Airbnb and other short-term rental services make it easy for “hosts” to find willing renters for their spaces.
Before that can happen, though, they need a space. And for that, they often need a broker.
Brokers, both sales and rental, are encountering an increasing number of clients who – openly or otherwise – seek units they plan to market through the services, sometimes “commercially,” as de facto hotels.
The Real Deal spoke to a handful of agents navigating this 21st Century problem and encountered a range of responses: from solicitude to suspicion.
“We’re seeing a lot of people who want to cash cow their investment,” said Frances Katzen, a luxury broker at Douglas Elliman.
She described the typical Airbnb-oriented buyer – the practice is more common on the sales side, in her experience, Katzen said – as shrewd professionals, often based in Europe, often working at high-profile jobs in fields such as finance and high tech. They’re typically seeking pied-a-terre units for the handful of days they spend in the city every few months.
“It’s expensive,” she said. “They want a return.”
Though it’s illegal under the state’s Multiple Dwelling Law to sublease an apartment for fewer than 30 days without the owner or leaseholder present, the practice is common.
Roughly half the New York listings on Airbnb as of Nov. 17 2015 were for whole units that weren’t restricted to 30 days or more, according to data released by the company.
Some buyers keep their plans “on the down low,” Katzen said, but others just come right out with it. “They say, ‘I want to do Airbnb,’ literally.”
How she responds, Katzen said, depends on the building’s bylaws.
“We strongly oppose illegal hotels, and regularly remove commercial operators from our site,” a spokesperson for Airbnb said in a statement. “They are not good for our community in New York and do not offer the authentic experience our visitors seek out.”
Karla Saladino, founder and managing partner of Mirador Real Estate, a boutique brokerage and property management firm, took a significantly harder line.
When it comes to rental buildings, she said, “the answer in New York is always no. You don’t mess with it at all. If they’re caught, the landlords are hit with tremendous fines. If we catch people using Airbnb at the buildings we manage, we move to evict immediately.”
Saladino said she and her colleagues have been discussing ways to police the practice for years, ever since the first major fines connected to the Multiple Dwellings Law – which took effect in 2011 – were levied.
While the law is only sporadically enforced, several landlords have been hit with hefty fines in recent months. Ben and Herman Schulman, owners of 357 West 54th Street, were fined over $120,000 when several of their tenants were caught renting out their units on Airbnb. The landlords sued the tenants in turn, hoping to pass the costs onto them.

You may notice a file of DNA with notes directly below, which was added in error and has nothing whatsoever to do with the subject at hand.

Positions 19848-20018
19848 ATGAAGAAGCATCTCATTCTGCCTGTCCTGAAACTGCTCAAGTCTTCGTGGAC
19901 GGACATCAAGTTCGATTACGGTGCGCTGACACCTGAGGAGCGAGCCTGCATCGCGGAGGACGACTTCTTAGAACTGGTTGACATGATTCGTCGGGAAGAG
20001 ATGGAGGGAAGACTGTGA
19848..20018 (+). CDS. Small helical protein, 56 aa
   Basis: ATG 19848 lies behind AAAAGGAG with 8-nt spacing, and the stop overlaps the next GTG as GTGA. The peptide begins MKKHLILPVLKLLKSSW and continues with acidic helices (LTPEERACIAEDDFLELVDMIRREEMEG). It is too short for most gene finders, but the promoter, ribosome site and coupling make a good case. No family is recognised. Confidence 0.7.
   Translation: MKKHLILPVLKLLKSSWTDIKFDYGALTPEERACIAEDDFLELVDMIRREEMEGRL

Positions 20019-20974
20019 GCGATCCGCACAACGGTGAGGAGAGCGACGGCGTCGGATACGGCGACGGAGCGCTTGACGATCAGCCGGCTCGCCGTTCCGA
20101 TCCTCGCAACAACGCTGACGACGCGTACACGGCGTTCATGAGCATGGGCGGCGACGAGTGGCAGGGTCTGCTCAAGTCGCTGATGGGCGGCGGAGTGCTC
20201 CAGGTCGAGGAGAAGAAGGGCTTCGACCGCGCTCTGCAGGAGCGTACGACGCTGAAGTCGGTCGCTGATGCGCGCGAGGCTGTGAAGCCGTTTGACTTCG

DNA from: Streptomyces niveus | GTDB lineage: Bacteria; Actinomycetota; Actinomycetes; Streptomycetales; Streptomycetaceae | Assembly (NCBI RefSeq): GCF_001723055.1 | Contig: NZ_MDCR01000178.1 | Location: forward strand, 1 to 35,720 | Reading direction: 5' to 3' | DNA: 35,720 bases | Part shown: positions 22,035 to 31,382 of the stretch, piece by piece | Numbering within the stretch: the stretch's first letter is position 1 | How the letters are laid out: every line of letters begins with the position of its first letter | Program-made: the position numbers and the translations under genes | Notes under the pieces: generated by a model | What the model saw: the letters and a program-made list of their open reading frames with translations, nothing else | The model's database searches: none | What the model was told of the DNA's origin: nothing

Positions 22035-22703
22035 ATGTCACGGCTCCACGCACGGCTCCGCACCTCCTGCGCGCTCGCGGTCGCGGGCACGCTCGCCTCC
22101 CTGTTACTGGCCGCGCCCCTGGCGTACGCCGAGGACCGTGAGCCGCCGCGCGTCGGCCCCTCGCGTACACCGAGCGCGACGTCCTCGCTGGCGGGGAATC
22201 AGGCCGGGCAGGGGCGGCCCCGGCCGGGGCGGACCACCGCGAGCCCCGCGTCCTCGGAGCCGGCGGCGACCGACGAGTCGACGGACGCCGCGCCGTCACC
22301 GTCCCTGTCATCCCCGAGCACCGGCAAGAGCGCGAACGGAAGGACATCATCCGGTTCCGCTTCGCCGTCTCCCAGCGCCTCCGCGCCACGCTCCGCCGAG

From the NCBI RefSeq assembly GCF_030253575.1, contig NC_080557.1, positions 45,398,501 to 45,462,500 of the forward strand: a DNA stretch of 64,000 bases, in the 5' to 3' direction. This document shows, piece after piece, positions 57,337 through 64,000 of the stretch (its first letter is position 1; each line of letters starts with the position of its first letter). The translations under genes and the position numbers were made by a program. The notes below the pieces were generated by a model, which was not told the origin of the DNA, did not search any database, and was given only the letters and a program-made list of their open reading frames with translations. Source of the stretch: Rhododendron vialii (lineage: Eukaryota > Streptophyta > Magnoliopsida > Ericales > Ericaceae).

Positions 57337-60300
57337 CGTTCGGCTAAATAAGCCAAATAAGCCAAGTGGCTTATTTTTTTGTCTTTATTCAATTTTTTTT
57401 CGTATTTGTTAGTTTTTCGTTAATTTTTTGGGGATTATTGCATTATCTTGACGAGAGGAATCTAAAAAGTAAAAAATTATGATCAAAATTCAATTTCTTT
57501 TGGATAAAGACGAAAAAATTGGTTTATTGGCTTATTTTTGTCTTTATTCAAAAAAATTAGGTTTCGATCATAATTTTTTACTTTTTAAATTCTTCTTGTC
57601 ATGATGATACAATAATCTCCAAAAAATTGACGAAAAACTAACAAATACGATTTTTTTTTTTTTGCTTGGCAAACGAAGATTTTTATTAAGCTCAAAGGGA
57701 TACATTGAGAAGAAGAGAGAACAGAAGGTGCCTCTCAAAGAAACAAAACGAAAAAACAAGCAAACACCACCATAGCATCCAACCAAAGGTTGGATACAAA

“Nobody comes straight out and asks [about renting units on Airbnb],” Saladino said. “They lie.”
Her firm has developed screening methods to catch the more wily would-be short-term renters. Mirador runs a check to see if applicants’ credit information has been requested multiple times over the course of the past year, suggesting they’ve applied for — and potentially operate — multiple apartments.
The company also wants to know, “Do they work in real estate? Do they actually own an apartment? Where do they live currently?” Saladino said.
Mirador often reaches out to the parents of college-age applicants, she said, and sometimes requires what are called “comfort guarantor” agreements, where parents simply acknowledge that they know their child is applying to rent the unit, rather than actually guaranteeing payment of the rent.
There’s good reason to be thorough, according to Saladino. Mirador, she said, caught one would-be client paying NYU students for the right to use their names during the application process, to get around the multiple-credit-check sweep.
“It was an entire business,” she said, “He had something like nine apartments running.”
The company is currently assembling evidence against a “giant ring” of similar fraudsters, Saladino said, with plans to file a lawsuit.
She declined to provide details on the alleged ring, on the advice of Mirador’s attorneys.
The question of how brokers should react has also hit the Real Estate Board of New York’s radar.
“We have major concerns about the illegal short-term rental of apartments through Airbnb, which are a violation of state law and have serious safety implications and negative impacts on the quality of life of legal residents,” REBNY’s president, John Banks, said in a statement. “Through ongoing discussions with a working group of owners and managers, we are seeking to identify best practices and legislative solutions, on the city and state level, that would minimize illegal short term rentals and ensure that the appropriate party is held responsible when a violation of law does occur.”
Neil Garfinkel of law firm Abrams Garfinkel Margolis Bergson, who works with REBNY as a legal advisor for brokers, said the group suggests brokers make their position crystal clear in writing, in brokerage agreements.
Still, the practice seems likely to grow as Airbnb – currently valued at $25.5 billion – continues to expand in New York, along with its competitors.
“I think the rules are going to change.” Elliman’s Katzen said. “The demand for Airbnb is going to be such a seductive thing.”